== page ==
Annales. Économies, Sociétés, Civilisations - Année 1983 - Volume 38 - Numéro 1 - Pages 21-41The King's Court
This article seeks to outline the logical structure of the aristocratic system explicitly and implicitly elaborated in the works of Saint-Simon and—to a lesser extent—in the letters of the Princesse Palatine. Central to this system is a hierarchy whose subdivisions range down to small groups and even single families. The separation between successive levels is more or less strongly marked, but this does not exclude interdependence. To each value corresponds a counter-value—sacred versus profane, pure versus impure—the sacred being so to speak the all-embracing entity and the apex of the system, while the opposition between pure and impure lies at the heart—at the center—of Saint-Simon's construct. There is a correlation between court factions and the various hierarchical levels, especially at the very summit: the royal family has its own ranks and poles around which different factions coalesce or cluster. Female hypergamy is not incompatible with the hierarchical principle, but it relaxes the rigid order of ranks, -which are anyway, as a rule, handed down through exclusively male lineage. Thus female hypergamy strengthens the system by making it more flexible and more practical. Finally, the ascetic and individualistic character of renouncers and anti-Jesuits introduces distinctive elements into a model that otherwise remains essentially holistic. On the whole the explicit or underlying ideology that shows through in the works of Saint-Simon is deeply coherent and possesses an internal logic, whereas the membra disjecta of the work might seem bizarre and sometimes grotesque when isolated from the context of the Whole of which they form part.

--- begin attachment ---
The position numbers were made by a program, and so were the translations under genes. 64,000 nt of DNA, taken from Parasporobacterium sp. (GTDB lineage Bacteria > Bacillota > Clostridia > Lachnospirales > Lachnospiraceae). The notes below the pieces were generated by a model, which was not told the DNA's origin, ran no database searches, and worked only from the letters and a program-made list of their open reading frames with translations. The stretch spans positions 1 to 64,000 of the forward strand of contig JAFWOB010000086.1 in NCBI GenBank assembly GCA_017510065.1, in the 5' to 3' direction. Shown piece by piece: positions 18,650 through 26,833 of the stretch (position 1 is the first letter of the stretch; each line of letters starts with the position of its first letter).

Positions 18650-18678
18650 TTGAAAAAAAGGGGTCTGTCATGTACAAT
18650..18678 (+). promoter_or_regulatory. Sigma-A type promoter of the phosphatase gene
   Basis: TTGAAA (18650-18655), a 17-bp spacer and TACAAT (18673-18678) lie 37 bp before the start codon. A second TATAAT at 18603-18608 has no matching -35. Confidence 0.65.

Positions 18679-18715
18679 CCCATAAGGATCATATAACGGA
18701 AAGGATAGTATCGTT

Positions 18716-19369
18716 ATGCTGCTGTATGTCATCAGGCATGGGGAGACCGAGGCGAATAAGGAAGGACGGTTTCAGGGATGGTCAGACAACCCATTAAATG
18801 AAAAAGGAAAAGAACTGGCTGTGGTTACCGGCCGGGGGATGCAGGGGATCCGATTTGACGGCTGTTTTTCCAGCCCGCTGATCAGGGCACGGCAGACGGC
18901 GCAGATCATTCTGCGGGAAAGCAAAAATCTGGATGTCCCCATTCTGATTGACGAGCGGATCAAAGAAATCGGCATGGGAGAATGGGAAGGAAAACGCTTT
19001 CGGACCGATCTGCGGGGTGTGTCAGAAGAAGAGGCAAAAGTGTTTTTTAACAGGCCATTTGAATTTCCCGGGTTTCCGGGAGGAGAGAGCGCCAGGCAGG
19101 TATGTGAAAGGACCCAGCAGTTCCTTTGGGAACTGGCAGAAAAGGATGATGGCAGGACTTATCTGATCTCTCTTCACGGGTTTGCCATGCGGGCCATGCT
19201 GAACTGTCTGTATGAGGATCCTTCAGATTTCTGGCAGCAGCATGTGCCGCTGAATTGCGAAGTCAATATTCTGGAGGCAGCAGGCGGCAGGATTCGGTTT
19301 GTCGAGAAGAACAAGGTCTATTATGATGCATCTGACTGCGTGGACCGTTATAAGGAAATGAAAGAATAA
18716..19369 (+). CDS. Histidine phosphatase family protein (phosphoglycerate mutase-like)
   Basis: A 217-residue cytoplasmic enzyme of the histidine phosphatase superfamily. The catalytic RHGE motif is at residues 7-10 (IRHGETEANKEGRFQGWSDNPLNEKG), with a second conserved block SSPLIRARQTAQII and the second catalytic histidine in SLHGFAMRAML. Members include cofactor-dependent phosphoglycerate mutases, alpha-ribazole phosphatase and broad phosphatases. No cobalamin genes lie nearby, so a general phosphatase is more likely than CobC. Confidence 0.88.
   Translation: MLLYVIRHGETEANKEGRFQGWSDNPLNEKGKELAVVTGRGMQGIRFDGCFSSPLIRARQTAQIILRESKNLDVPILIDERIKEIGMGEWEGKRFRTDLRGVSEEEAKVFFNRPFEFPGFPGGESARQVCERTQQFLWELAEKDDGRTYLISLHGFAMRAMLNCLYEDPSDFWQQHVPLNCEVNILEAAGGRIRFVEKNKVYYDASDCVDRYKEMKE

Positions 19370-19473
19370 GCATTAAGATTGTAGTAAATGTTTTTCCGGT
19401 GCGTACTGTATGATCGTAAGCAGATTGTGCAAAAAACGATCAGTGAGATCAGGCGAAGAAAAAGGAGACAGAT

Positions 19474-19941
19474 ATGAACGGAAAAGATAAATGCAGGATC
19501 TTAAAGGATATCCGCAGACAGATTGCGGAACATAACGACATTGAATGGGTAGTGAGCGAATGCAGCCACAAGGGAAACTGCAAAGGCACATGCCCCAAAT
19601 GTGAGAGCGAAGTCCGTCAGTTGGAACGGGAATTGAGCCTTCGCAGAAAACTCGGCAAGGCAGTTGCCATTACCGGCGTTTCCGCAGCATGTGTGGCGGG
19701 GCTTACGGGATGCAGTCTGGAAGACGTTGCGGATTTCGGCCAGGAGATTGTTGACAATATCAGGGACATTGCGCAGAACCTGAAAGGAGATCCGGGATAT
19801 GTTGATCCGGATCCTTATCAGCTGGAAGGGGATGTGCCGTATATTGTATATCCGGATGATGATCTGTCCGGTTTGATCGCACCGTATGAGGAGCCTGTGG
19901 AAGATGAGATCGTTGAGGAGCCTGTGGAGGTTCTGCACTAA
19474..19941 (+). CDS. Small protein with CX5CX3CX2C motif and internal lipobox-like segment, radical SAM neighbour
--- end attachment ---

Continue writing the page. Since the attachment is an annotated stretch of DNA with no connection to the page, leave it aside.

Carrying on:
Source : Persée ; Ministère de la jeunesse, de l’éducation nationale et de la recherche, Direction de l’enseignement supérieur, Sous-direction des bibliothèques et de la documentation.